3 MARCH 1961, Page 16


SIR,—Your suggestion that 'if' the profession cannot train medical students to deal with the diseases we have, then it is time it stepped aside and let some other organisation take on the job' is most refreshing and original.

At once there spring to mind a number of organisations that would undoubtedly do much better. What about British Railways for instance? They should be able to give instruction in disturb- ances of the alimentary tract. And what could be more appropriate than to leave the genito-urinary system to be dealt with on a regional basis by the Water Boards? As for the disorders of expression, and delusions of grandeur, here surely the students could safely look for guidance to the Press Council.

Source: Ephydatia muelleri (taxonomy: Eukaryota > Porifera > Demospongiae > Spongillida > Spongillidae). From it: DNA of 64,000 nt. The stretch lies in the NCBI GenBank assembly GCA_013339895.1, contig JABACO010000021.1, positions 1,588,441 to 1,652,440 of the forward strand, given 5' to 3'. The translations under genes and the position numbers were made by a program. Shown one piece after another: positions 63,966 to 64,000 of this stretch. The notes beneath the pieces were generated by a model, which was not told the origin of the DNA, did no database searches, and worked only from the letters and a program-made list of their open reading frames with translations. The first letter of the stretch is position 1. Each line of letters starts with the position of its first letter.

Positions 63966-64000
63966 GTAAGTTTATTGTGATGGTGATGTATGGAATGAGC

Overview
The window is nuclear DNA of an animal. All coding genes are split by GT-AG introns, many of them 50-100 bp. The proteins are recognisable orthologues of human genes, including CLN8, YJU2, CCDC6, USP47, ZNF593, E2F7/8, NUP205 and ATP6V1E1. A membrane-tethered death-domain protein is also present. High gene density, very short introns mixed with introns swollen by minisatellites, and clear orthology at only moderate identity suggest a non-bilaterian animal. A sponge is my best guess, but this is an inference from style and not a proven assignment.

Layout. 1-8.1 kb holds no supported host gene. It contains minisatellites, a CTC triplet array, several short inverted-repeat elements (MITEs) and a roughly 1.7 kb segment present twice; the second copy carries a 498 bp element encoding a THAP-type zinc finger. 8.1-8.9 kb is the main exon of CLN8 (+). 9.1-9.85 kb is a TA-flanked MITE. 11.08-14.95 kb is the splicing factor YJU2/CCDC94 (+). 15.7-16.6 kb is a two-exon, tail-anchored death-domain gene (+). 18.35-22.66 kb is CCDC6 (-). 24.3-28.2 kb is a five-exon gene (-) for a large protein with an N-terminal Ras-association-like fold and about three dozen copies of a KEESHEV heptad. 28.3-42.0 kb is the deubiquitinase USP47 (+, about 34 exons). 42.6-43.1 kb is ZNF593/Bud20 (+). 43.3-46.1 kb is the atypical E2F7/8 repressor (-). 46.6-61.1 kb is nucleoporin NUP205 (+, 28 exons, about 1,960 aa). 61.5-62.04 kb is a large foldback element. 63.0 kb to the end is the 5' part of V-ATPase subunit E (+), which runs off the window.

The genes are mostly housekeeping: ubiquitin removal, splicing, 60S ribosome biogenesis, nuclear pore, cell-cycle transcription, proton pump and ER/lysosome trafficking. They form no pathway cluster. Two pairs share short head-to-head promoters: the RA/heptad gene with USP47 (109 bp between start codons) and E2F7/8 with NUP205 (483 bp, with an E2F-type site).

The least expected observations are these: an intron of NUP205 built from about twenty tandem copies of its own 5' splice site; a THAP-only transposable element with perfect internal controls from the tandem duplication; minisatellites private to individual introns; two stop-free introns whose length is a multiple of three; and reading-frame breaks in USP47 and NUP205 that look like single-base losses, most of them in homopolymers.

—Yours faithfully, 125 St. A nnes ,Road East. St. Annes-on-Sea